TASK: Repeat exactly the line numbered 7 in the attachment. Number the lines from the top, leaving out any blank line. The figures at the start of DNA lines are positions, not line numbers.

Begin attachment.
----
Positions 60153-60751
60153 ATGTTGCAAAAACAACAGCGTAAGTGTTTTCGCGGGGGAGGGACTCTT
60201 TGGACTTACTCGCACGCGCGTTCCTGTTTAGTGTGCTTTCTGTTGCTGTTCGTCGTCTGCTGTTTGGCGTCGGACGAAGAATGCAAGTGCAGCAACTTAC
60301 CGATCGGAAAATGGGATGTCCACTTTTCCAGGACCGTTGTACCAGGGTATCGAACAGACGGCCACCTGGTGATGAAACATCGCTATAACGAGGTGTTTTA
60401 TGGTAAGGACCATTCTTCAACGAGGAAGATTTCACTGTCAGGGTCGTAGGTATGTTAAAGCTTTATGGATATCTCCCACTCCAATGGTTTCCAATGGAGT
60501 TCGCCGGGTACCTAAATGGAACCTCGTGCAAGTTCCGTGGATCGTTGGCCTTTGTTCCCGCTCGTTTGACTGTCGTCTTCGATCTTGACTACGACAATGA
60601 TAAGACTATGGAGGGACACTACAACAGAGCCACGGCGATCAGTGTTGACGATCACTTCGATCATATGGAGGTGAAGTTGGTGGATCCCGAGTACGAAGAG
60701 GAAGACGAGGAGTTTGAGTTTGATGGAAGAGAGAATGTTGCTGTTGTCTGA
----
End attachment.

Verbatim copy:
60601 TAAGACTATGGAGGGACACTACAACAGAGCCACGGCGATCAGTGTTGACGATCACTTCGATCATATGGAGGTGAAGTTGGTGGATCCCGAGTACGAAGAG